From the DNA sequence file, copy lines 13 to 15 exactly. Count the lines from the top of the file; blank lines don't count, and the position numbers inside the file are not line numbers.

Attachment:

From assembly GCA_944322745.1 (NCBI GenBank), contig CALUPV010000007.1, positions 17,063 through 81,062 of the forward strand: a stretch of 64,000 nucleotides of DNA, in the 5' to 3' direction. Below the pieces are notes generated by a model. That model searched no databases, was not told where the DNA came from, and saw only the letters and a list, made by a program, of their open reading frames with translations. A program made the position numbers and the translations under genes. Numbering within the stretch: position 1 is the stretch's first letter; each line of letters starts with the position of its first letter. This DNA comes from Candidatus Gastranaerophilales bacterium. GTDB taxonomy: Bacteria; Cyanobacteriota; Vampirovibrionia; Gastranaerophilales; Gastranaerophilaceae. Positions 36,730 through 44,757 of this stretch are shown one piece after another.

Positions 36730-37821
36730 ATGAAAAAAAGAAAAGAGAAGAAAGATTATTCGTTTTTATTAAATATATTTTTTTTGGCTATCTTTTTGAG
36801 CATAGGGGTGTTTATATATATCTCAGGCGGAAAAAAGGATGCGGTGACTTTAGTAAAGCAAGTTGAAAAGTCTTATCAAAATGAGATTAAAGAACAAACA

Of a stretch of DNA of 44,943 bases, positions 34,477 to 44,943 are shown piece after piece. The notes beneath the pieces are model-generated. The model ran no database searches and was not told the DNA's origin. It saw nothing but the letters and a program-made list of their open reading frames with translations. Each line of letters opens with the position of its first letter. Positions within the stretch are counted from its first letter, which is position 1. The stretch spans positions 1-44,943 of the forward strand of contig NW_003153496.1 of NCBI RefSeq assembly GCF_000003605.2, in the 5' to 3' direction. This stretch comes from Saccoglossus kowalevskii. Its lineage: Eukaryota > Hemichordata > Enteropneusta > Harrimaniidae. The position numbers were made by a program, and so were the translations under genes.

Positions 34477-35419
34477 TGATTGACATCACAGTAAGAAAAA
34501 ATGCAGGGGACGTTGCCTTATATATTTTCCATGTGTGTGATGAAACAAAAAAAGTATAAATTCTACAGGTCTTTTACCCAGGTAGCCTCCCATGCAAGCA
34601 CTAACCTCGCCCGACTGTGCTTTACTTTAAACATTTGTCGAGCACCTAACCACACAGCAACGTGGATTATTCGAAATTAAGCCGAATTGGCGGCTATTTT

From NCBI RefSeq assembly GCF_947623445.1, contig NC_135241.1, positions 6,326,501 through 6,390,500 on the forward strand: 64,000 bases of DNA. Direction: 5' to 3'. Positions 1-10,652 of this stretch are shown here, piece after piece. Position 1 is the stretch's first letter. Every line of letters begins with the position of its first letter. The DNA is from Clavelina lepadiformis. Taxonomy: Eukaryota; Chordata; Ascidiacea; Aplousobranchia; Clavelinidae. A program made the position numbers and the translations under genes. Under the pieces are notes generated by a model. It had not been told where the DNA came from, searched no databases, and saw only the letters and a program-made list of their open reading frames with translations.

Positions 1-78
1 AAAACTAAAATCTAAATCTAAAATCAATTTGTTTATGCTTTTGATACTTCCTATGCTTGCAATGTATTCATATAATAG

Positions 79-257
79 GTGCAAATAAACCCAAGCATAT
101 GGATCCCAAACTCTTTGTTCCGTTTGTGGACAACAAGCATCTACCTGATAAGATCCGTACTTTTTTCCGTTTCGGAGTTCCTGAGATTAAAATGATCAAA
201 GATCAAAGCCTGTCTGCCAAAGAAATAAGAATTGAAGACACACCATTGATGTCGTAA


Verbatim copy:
Positions 79-257
79 GTGCAAATAAACCCAAGCATAT
101 GGATCCCAAACTCTTTGTTCCGTTTGTGGACAACAAGCATCTACCTGATAAGATCCGTACTTTTTTCCGTTTCGGAGTTCCTGAGATTAAAATGATCAAA